Correctness and Cognitivism. Remarks on Robert Alexy's Argument from the Claim to Correctness

Authors


  • The writing of this paper benefited from the generous funding of an Odysseus Grant of the Research Foundation Flanders (FWO), while the final draft was completed during a three month Alexander von Humboldt research fellowship (University of Kiel) in summer/autumn 2011. Some of the ideas presented here have been developed over the years in conversations with Robert Alexy, Carsten Heidemann, and more recently José Manuel Cabra. I thank them for their valuable contribution. Further, I am grateful to CIRSFID and Ratio Juris for inviting me to participate in the conference Law and Morality: the Perspective of Robert Alexy, which was held on 12 November 2010 in Bologna. Finally, I would like to thank for valuable comments the audience at the Doktorandenkolloquium of the Chair of Public Law and Legal Philosophy at the University of Kiel, where I presented a penultimate draft of the paper in June 2011.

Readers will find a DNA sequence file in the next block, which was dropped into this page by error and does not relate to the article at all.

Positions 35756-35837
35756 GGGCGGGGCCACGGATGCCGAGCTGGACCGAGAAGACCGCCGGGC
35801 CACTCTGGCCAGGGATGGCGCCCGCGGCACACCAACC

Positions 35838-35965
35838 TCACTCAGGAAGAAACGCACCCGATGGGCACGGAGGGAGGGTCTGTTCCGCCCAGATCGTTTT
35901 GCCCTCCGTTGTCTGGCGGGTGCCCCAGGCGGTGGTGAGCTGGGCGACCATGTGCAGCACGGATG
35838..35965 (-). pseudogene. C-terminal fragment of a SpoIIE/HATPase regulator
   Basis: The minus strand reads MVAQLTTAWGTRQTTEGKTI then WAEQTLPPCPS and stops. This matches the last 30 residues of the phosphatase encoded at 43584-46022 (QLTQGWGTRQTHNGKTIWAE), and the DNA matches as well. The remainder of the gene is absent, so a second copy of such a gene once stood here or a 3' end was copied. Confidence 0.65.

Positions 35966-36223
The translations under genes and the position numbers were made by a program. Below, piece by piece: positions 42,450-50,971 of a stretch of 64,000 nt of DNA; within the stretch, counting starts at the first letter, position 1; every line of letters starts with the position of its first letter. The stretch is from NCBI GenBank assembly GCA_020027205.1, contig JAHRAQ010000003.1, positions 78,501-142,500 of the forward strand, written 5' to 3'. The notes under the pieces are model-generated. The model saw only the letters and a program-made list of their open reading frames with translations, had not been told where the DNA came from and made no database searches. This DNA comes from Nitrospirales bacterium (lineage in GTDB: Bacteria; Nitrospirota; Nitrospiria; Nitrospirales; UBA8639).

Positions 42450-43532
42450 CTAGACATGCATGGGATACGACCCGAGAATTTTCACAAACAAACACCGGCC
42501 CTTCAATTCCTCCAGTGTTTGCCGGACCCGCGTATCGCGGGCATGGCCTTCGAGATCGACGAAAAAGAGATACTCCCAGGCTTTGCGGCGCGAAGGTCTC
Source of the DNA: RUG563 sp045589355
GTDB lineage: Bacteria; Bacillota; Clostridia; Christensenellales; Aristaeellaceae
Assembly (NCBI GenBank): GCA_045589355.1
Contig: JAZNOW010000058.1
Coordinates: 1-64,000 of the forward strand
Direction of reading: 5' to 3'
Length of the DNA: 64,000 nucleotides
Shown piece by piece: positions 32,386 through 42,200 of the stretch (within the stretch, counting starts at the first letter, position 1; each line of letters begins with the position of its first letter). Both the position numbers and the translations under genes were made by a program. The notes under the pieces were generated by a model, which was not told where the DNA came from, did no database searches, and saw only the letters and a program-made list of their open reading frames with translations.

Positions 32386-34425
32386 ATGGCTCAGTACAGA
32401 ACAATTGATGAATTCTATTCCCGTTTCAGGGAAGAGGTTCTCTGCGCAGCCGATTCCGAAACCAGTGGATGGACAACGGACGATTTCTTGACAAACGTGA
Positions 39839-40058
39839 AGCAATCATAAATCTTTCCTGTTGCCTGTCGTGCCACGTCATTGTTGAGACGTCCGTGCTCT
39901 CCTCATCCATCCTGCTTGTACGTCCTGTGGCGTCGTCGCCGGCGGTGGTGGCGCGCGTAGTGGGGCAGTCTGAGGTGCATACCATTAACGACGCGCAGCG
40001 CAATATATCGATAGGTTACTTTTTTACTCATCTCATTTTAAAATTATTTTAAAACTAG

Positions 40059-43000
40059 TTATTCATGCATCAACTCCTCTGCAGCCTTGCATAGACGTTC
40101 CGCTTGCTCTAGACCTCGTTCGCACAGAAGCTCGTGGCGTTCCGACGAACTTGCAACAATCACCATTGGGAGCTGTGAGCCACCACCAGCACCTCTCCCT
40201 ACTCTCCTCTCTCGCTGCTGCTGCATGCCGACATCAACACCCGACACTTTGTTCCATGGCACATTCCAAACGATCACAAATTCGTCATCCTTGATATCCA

Abstract

The argument from the claim to correctness has been put forward by Robert Alexy to defend the view that normative utterances admit of objective answers. My purpose in this paper is to preserve this initial aspiration even at the cost of diverting from some of the original ideas in support of the argument. I begin by spelling out a full-blooded version of normative cognitivism, against which I propose to reconstruct the argument from the claim to correctness. I argue that the context of uttering normative propositions points to the possibility of normative cognition, but does not constitute it. What constitutes the possibility of cognition is, as of necessity, the propositional structure of norms. I conclude that the argument from the claim to correctness ought to safeguard a distinction between the context of uttering a normative sentence and the proposition that individuates the content of the utterance.

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